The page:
The second half

Photo taken of Aoraki at sunrise on 3rd June 2019

Recently, I have heard about the idea that life is divided into two halves. David Brooks uses the analogy of the first mountain and the second mountain, where the ego rules your first half, and the collective good guides your later years. Richard Rohr has been talking about it for a while in a spiritual sense – there’s a “kind of falling” that happens to us all as we are living in an ordered way: a crisis, a disease, a loss, a death. Only during this “disorder” can we see where our values lie, and both authors observe a common change to the propelling forces that drive people’s actions. They see us move from valuing success, stability, egotism and power, to creating joy, contentment and peace for others, only to find it for ourselves as well. The drive for our actions in the second half of life shifts from ‘me’ to ‘we’.

I’m not denying the importance of age and experience. Some life lessons only come from grief and failure and hardship. I don’t want to pretend that I understand everything about what it’s like to grow older. There are some things only time can teach me.

Despite Dunning and Kruger yelling at me to shut my trap, I still wonder – what about the other, younger voices? Just because we haven’t had as much experience as older generations does not mean we’re wrong. It probably makes us blind to certain things, but not to everything. We are not all obsessed with ourselves. Not by a long shot.

Both you and I have met people who are trying to bring that second life into their first half. They know the risk they run, waiting until their forties, fifties or sixties to start considering things like joy, commitment, active contribution, community, vulnerability and self-sacrificing love. They are developing the emotional and intuitive intelligence to navigate their lives healthily in preparation for whatever comes. They started in their twenties, and I want to celebrate this.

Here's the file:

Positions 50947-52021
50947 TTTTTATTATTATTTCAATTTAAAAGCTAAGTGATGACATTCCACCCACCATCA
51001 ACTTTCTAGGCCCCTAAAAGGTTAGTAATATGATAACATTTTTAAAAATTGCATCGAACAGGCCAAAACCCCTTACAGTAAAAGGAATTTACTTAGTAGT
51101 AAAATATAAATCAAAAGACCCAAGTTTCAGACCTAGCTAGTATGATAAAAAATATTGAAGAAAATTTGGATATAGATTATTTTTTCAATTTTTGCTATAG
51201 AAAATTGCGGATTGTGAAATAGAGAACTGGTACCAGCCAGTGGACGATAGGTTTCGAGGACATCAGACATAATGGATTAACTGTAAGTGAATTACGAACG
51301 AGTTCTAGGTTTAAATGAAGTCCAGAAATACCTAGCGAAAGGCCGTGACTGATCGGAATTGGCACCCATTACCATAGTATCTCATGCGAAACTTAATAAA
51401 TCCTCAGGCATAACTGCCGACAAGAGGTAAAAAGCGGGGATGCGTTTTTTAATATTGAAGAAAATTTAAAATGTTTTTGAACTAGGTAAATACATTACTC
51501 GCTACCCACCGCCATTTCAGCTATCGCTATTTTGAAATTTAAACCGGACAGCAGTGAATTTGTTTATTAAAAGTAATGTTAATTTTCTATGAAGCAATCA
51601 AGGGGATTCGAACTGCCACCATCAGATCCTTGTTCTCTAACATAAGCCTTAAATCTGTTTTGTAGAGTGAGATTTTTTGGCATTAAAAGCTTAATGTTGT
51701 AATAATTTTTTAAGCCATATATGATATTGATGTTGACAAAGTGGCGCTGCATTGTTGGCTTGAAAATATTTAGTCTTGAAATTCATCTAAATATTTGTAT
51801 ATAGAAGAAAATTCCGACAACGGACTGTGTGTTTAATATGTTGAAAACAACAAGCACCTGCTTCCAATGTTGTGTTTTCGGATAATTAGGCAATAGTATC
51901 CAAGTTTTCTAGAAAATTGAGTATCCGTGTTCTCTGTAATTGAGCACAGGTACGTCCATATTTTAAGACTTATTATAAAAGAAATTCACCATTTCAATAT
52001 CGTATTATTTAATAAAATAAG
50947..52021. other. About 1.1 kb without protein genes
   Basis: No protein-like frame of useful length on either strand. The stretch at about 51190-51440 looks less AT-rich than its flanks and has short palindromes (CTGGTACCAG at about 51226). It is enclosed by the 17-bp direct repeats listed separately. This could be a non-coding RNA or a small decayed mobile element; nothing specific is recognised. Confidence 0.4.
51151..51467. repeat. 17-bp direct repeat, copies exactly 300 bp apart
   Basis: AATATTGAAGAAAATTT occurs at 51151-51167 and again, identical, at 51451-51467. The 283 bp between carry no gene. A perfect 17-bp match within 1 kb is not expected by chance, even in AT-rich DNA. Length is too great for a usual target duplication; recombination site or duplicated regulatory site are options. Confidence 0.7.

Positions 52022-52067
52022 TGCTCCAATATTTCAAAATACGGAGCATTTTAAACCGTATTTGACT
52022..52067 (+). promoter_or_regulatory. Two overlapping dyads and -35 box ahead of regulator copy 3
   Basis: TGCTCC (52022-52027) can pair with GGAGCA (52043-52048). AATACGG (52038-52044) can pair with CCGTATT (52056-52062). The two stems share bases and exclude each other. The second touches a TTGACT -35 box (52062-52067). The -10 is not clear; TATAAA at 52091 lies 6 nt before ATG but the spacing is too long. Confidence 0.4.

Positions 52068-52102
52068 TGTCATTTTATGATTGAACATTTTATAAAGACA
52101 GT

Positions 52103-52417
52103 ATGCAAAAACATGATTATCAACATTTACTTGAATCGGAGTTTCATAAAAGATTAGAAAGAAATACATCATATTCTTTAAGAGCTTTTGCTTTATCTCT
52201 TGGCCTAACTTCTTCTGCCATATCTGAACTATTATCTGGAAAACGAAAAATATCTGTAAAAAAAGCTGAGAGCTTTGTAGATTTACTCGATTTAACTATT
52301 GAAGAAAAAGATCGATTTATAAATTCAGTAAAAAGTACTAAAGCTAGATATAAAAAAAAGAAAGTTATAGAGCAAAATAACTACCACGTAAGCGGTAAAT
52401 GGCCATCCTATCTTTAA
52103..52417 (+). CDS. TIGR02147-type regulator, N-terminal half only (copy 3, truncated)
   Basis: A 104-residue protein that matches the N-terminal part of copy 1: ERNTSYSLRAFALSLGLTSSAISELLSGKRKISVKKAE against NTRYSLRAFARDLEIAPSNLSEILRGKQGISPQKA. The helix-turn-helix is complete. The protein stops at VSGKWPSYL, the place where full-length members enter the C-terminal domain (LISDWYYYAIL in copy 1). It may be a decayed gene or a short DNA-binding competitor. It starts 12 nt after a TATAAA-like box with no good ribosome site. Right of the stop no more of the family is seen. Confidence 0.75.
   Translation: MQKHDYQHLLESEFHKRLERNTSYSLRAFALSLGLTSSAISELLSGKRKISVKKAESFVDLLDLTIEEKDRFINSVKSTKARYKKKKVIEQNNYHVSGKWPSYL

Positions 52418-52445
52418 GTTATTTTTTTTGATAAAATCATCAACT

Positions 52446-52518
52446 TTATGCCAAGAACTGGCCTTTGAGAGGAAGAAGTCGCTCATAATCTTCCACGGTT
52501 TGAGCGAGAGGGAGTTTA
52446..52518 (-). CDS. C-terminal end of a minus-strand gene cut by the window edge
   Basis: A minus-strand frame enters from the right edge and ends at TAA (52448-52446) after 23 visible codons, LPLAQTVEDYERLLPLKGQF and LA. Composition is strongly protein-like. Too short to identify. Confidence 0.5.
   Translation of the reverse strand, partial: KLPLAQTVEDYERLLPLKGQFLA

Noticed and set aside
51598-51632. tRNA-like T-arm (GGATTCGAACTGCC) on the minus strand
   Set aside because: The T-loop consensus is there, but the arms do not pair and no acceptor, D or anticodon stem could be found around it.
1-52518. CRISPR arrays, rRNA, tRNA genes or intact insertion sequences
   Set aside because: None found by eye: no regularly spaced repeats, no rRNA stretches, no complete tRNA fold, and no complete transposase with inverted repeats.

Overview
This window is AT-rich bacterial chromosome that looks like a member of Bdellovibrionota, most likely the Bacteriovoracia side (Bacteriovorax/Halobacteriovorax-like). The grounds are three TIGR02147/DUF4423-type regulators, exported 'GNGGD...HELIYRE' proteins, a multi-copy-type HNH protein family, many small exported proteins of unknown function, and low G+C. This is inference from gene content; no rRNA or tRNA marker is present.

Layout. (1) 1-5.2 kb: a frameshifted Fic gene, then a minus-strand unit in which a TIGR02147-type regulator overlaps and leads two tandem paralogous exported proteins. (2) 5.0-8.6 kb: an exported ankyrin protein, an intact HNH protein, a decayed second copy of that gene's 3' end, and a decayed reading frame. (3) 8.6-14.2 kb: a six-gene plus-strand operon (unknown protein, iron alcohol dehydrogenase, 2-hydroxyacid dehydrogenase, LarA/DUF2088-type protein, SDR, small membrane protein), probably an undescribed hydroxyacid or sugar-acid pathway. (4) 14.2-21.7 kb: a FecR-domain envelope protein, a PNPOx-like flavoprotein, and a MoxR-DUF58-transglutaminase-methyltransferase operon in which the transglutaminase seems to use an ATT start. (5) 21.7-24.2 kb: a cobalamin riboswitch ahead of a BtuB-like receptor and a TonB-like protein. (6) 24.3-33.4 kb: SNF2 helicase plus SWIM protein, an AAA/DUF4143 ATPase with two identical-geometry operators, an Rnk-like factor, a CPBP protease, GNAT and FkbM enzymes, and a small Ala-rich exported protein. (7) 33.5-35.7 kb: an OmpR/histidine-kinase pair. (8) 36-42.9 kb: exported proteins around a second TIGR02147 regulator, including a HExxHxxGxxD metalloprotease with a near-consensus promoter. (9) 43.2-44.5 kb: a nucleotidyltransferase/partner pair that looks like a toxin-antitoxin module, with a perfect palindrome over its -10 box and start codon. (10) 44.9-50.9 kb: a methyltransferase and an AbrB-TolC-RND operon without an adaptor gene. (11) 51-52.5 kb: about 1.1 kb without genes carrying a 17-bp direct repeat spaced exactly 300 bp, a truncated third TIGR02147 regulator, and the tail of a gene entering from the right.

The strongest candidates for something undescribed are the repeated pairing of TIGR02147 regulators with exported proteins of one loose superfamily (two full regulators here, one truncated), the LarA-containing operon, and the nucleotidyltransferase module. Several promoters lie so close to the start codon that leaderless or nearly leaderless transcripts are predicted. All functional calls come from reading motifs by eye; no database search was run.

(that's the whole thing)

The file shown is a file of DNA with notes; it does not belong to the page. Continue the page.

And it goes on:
They’re increasingly not satisfied with the 9-5 grind, already, so they’re going out on their own and hustling to find work that hold meaning for them. They work for causes and ideas bigger than they ever could be , living what they believe, often putting purpose before pay. They’re exploring world-changing ideas through art and poetry and conversation and books. They’re giving their skills in massive voluntary capacities. They’re writing books and creating podcasts because they know they’ve got something worthy to say. They’re fascinated by learning and growing, but disillusioned by the cynicism and self-glorification of academia. They refuse to leave their health to chance, and commit to seeking out those who know more than they do to help them sift through the noise upstairs – spiritual directors, counsellors, therapists, mentors. They’re meditators and readers and yogis. They are confronting their own mental health questions, and finding ways to talk about it instead of hiding the pain. They know when they push themselves to the limit physically, it becomes a mental game instead, and so they choose to spend more and more time outside of their comfort zone, knowing the cost is not as high as the gain. They communicate vulnerably. They live in open community. They’ve opened up social enterprises and are committed to making a positive difference in young people’s lives. They’ve started new ways of meeting together because they know how important it is to keep other young people engaged in relevant spirituality. They’re building their own tiny houses, committing to Flygskam, and considering not to have children because of the impact it will have on the environment. They choose fewer, more vulnerable friendships over many shallow connections.

Brooks writes in the New York Times that second mountain people “see that life is a qualitative endeavor, not a quantitative one. They ask us to see others at their full depths, and not just as a stereotype, and to have the courage to lead with vulnerability. These second-mountain people are leading us into a new culture. Culture change happens when a small group of people find a better way to live and the rest of us copy them. These second-mountain people have found it.”

I don’t think that the second mountain comes because you turn a certain age or experience something profound. Your senses can be sharpened to find new meaning as you grow and change, yes. I’ve also seen young people, people younger than me, choose the pursue the second mountain because of an intuition, a mixture of nature, nurture, learned wisdom, values, and beliefs that has nothing to do with age.

I love hearing other young people bring their experience to the table. I love that, no matter what age we are, we can learn from one another.

Aoraki, later that day.

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